Same old duet: drug companies and psychiatry

Here’s more this month from investigative journalist Alison Bass, author of the book Side Effects: A Prosecutor, a Whistleblower, and A Bestselling Antidepressant on Trial:

“The same drug giants paying millions of dollars to settle claims that they engaged in illegal and improper marketing of anti-psychotic drugs in the U.S. are even now looking for new worlds to conquer. Consider the study published in the Archives of General Psychiatry. It surveyed more than 60,000 adults in 11 countries in Eastern Europe, Asia and South America and concludes that the treatment needs for people with bipolar disorder are “often unmet, particularly in low-income countries.”

“That may indeed be true. But I’d find this result a lot more believable if the study were not funded in large part by the same pharmaceutical companies who make the atypical anti-psychotics used to treat bipolar disorder: Eli Lilly (which makes Zyprexa), Janssen (the unit of Johnson & Johnson that brought us Risperdal), Pfizer (Geodon), Bristol Myers Squibb (Abilify), GlaxoSmithKline (Lamictal), and Novartis (Fanapt).  Continue reading

Harvard cozies up with Big Pharma

It was like something out of the movie Michael Clayton – only with Big Pharma as the villain: a Pfizer drug rep sporting a severe black suit and taking cell phone pictures of students protesting Harvard Medical School’s ties to the drug industry. Staged last October, the Boston gathering was sparsely attended, with a few students holding signs and a petition delivered to an empty office (the dean was out of town).

But the photographer’s appearance was notable enough to merit a story in the New York Times, which eventually led to a U.S. Senate committee investigation.

And so it goes for Harvard Medical School, according to a report in Boston Magazine that reveals Harvard has actually been under increasingly intense scrutiny since 2008, when a series of incidents put a spotlight on the venerable university’s symbiotic –  if awkward –  relationship with drug companies.

The trouble started that summer, after Dr. Joseph Biederman, a child psychiatrist and Harvard Medical School professor, was found to have taken more than $1.6 million in payments (which he apparently failed to fully disclose to the school as required) from the maker of a major anti-psychotic drug he’d been prescribing.  Continue reading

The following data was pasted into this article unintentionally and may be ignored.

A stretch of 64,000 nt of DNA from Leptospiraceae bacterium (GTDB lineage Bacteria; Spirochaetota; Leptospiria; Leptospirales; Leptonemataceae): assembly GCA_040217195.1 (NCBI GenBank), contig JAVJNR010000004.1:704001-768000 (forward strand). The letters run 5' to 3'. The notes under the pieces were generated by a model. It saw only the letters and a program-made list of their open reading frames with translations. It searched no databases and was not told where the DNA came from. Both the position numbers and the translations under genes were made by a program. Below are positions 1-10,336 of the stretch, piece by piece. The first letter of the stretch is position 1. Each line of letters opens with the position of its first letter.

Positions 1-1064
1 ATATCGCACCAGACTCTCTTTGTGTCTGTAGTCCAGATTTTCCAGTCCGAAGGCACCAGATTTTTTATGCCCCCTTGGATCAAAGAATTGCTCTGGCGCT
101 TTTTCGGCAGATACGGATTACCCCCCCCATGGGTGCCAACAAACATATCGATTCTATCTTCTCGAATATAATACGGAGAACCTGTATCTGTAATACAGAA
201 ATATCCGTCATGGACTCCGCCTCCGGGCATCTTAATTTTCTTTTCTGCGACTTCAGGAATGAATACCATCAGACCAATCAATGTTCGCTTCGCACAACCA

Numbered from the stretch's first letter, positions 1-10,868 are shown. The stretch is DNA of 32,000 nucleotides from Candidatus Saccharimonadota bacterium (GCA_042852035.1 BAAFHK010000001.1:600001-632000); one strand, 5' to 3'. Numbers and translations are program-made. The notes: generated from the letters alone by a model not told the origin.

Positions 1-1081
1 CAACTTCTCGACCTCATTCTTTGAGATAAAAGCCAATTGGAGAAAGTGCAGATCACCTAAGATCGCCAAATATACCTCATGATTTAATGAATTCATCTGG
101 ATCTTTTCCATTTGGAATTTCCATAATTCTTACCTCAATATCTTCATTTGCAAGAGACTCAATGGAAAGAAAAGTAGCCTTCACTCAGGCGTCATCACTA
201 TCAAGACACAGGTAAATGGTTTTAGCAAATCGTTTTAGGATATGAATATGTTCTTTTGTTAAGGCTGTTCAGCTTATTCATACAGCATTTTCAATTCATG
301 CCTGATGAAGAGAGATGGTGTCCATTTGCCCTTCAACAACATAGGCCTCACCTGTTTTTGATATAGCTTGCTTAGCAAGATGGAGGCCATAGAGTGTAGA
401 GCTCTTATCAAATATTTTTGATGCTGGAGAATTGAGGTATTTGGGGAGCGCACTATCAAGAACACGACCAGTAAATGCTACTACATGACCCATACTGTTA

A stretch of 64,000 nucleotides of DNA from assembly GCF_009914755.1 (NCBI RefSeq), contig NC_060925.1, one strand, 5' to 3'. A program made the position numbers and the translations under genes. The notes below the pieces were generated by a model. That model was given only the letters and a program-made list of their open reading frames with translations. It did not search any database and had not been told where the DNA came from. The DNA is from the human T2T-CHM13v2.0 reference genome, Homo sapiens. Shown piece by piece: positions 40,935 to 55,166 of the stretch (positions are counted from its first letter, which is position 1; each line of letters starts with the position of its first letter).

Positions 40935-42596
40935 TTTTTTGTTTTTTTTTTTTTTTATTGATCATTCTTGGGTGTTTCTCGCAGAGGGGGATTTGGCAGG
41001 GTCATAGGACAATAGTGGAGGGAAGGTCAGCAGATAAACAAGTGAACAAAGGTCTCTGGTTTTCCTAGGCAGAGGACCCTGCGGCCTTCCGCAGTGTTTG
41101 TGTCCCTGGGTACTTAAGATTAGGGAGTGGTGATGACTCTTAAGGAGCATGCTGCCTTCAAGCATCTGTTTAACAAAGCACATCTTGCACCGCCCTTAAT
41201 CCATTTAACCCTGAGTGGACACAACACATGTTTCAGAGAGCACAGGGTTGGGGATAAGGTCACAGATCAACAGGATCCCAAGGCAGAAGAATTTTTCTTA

NEJM editor: “No longer possible to believe much of clinical research published”

NEJM posterHarvard Medical School’s Dr. Marcia Angell is the author of The Truth About the Drug Companies: How They Deceive Us and What to Do About It. But more to the point, she’s also the former Editor-in-Chief at the New England Journal of Medicine, arguably one of the most respected medical journals on earth. But after reading her article in the New York Review of Books called Drug Companies & Doctors: A Story of Corruption, one wonders if any medical journal on earth is worth anybody’s respect anymore.

“It is simply no longer possible to believe much of the clinical research that is published, or to rely on the judgment of trusted physicians or authoritative medical guidelines. I take no pleasure in this conclusion, which I reached slowly and reluctantly over my two decades as an editor of The New England Journal of Medicine.”

Dr. Angell cites the case of Dr. Joseph L. Biederman, professor of psychiatry at Harvard Medical School and chief of pediatric psychopharmacology at Harvard’s Massachusetts General Hospital. She explains:

“Thanks largely to him, children as young as two years old are now being diagnosed with bipolar disorder and treated with a cocktail of powerful drugs, many of which were not approved by the Food and Drug Administration (FDA) for that purpose, and none of which were approved for children below ten years of age.” Continue reading